Saying that the prevenient enabling grace of God is resistible (Arminianism) rather than irresistible (Calvinism) has no bearing at all on whether or not total depravity is real. Indeed, in both views, the reality of total depravity is plainly assumed, otherwise, this prevenient enabling grace would not be necessary. So this argument is really just a bit of a canard as far as I am concerned.

Here is an example. Suppose a child has serious ADD. This condition, which has affected him from birth, prevents the child from focusing on his work at school. Because of his ADD he is simply too easily distracted to focus as he should. Eventually, he is given medication which overcomes his ADD. Now he is able to focus. So does the fact that the medication is enabling him to focus where he was not able to before mean that he no longer has ADD? Of course not. If he did not have ADD the medication would not be necessary. The fact that the medication is necessary is proof that the ADD is real. If not for the medication, he would not be able focus.

Now there is another lesson here. If the student is enabled to do his school work because the medication now makes that possible where it was impossible before, does this mean the child will now certainly do his school work? No. He can still choose not to do his work for a variety of reasons. But his refusal to do his homework cannot be blamed on ADD, since ADD has been overcome by the medicine. In the same way, if God enables us to believe the Gospel where it was impossible before, we are still able to resist obeying the Gospel, and might do so for a variety of reasons. But it is no longer because we are unable.

Now what if we extend this back to the beginning of someone’s life? Suppose severe ADD was diagnosed for this child somehow even before he was born. And suppose medication was administered from the very start in order to mitigate the affects of ADD. Does this mean ADD is no longer a problem? Of course not. If the medication were to stop being administered, the ADD would quickly manifest itself. So the child is still fully dependent on the medication in order to avoid the affects of the ADD he was born with.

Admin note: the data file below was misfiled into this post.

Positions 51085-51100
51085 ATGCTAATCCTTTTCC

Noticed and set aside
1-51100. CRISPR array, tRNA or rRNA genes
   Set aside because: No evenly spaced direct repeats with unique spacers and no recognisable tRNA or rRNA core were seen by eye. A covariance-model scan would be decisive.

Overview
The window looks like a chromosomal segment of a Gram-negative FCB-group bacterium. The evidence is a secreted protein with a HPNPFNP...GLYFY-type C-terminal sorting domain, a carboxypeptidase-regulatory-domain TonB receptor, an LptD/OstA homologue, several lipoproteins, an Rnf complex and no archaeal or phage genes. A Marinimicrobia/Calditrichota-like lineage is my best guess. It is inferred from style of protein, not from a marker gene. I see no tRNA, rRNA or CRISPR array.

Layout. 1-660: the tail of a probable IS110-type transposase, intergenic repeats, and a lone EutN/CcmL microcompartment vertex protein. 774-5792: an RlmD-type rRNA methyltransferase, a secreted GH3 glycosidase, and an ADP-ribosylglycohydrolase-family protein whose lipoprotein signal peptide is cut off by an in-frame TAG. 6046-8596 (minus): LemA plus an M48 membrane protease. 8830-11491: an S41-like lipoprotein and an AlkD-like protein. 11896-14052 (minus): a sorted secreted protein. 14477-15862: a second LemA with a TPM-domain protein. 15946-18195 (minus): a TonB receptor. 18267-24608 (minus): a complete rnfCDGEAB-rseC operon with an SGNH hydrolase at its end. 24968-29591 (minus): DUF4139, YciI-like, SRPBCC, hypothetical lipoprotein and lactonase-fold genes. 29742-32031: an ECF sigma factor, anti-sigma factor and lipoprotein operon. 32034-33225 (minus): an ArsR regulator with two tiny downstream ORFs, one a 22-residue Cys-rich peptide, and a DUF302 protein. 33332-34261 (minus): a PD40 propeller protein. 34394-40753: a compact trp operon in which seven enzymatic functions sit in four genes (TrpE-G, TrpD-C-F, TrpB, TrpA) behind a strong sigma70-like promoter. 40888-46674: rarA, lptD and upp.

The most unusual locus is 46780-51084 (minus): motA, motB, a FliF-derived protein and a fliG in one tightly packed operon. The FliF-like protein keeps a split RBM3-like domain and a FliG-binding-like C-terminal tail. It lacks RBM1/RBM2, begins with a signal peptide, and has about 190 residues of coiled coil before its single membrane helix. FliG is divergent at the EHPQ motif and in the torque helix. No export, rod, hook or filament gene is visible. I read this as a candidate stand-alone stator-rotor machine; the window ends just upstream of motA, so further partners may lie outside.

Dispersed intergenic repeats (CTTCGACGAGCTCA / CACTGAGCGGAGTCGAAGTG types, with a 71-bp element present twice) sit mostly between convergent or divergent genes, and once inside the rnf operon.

And that is the main point. The point is that whenever or however that grace we need is applied, it is applied exactly because “we need it” and without it we would be without hope and unable to respond to God as we should. But if depravity were not real, that would not be the case, and grace would not be the reason why we are able to believe, etc.

So Scripture does testify that we are depraved. Left to ourselves, we are hopeless and unable to come to God. But thank God He has not left us to ourselves. He works in us through His grace to make it possible to seek Him, draw near to Him and believe in Him. That working is real and necessary because of our depravity, whether it is at work in one form or another even from birth or not.

And again, even in Calvinism this is true. We could also apply it to God’s work in sanctification. God’s work in sanctifying us proves that we need to be sanctified, that there is still sinful impulses in us that need to be overcome. When God enables us to overcome those impulses more and more and become more like Him in the process, does that mean those sinful impulses are not real? Does it mean they are only “academic”? Of course not. The fact that God continually works in us to overcome sin does not make sin “academic” or not a real problem.

In a similar way, God makes us “righteous” through justification. So when God makes us righteous, does that mean our unrighteousness that stands behind our need for God to make us righteous and justify us is then just “academic” and not real? Of course not. If it were not real, we would not need God to make us righteous.

And Calvinism runs into even bigger problems with examples of people who began to seek for God or desire a relationship with God prior to conversion. Cornelius in the NT is a Biblical example (Acts 10). He was a God fearer and God was pleased with His devotion prior to his hearing and believing the Gospel. That makes sense in Arminianism which says that God can work in someone’s life to desire Him prior to regeneration, but not in Calvinism where we are all just God haters prior to regeneration.

And we see many examples of this in our daily experiences too. Many slowly begin to desire and seek God in their lives before embracing the Gospel, even seeking salvation. Even Spurgeon says as much in the account of his conversion. But this doesn’t make sense if the Calvinist- you are a God hating rebel until you are regenerated- claim is true. In their scheme, you can’t even begin to desire God a little bit until God irresistibly regenerates you. That doesn’t accord with Scripture or experience. But the Arminian version of prevenient grace does. [Link to original comment]